I put my name down for London and a few days later I got a call from a German business man who was going through to the West Coast of Ireland where he had a holiday home.
We arranged a departure time and place and I showed up backpack at the ready.
He was at first another stereotype, large, somewhat overweight, red-faced, and he drove a black Mercedes 500SE, and my first thoughts were is he really going to Argentina to hide out with the other Nazis?
But thankfully I was wrong, and got another good lesson in not believing stereotypes.
Peter was his name and he was a charming man and a good driver, you have to be when you go everywhere at 200+ k an hour.
We set off and on the way picked up another Mitfahr-Zentrale passenger, a Belgian girl called Angelique, who was going to Dublin.
I had bought a newspaper to practise my German on the way, and I should say, this was the only time in my life that I have read anything at the ‘National Enquirer’ level of baseness.
I bought this tabloid because it was the only paper with child-like text that I could understand.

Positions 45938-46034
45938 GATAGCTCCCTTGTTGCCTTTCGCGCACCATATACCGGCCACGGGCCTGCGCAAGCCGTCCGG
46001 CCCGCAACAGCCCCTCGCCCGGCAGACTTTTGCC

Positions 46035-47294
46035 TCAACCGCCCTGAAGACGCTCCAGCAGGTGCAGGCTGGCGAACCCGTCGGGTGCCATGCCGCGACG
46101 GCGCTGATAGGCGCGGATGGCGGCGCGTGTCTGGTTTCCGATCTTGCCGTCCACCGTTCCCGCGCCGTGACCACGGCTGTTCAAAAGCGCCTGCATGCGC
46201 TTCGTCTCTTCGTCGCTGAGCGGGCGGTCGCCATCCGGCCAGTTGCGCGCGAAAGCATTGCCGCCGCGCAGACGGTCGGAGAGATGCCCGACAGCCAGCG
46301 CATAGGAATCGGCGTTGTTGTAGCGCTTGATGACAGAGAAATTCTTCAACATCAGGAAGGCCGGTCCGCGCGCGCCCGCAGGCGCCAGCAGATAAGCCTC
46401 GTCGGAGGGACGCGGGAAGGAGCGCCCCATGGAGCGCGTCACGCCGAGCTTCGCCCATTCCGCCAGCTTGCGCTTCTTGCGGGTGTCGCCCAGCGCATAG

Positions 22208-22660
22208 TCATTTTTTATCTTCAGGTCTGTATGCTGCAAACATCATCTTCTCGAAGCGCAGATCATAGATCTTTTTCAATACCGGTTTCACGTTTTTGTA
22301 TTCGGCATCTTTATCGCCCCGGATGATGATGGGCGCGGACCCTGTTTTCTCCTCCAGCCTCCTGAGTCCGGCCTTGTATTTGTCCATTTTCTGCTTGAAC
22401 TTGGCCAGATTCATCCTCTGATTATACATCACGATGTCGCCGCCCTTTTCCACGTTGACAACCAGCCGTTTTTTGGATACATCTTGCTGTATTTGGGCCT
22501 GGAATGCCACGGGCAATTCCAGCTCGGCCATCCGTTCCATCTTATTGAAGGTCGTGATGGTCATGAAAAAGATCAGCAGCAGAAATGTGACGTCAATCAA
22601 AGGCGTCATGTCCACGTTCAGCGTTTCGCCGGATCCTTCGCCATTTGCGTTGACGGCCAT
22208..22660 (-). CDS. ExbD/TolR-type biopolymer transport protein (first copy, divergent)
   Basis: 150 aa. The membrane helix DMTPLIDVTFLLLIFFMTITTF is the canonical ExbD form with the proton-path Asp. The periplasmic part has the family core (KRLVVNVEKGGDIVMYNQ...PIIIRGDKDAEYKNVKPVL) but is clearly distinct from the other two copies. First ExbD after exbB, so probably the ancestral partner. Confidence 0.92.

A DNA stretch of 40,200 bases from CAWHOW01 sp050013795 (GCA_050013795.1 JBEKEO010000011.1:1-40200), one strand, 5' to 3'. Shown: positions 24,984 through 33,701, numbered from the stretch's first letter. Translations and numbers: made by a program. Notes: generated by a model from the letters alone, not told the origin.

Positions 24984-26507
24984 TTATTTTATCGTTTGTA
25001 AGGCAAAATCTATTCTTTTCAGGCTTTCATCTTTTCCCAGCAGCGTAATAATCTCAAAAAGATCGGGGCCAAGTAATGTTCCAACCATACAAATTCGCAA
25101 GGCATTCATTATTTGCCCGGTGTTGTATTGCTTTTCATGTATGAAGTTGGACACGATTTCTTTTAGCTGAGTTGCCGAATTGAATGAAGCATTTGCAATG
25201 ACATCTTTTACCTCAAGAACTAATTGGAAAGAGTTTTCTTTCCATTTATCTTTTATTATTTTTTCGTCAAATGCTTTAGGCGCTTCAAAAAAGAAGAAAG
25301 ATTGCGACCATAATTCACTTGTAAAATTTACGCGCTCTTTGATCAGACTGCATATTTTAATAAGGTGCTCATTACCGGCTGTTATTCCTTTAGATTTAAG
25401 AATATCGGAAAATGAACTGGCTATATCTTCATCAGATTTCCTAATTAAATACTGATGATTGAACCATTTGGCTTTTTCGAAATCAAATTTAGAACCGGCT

Peter endeared himself to me by looking at the paper I had bought and raising his eyebrows, “why are you buying that?”, he said.
“It’s the only one I could half-understand”, I replied, “I thought I would practise as we drove.”
He nodded, then said, “OK, but promise me that once you can speak German you will never buy that rag again.”
I nodded my agreement and once I’d deciphered the front page, I understood what he meant.
It made the Daily Telegraph look like a learned organ for philosophy societies.
So we set off and I had my first experience of the Autobahn.
Peter put his foot down and we soared along at near 200k.
This was my first real experience of European travelling and it was an oddity for me, used to the vast tracts of my homeland, to cross a country in an hour.
In fact we were in four countries in one day, Germany, Belgium, Farance and finally, England.
I remember distinctly that I had hardly deciphered the first few pages of my newspaper when I looked out the window and the signs were saying Bruxelles (Brussells) and I realized that we had left Germany and were sailing across Belgium.
Then hardly with a blink, the signs were in French, and we were at the ferry terminal in Calais.
I remember telling Peter and the Belgian girl that you can drive for fourteen hours in Queensland for instance and still be in the same state, let alone country, to which they both shook their heads in wonder.
To give you a comparison.
In Queensland, Brisbane to Cooktown is 2,000k, or 22 hours driving, this is about the same distance from Calais, France’s northernmost city to the very southern tip of Spain, Gibraltar.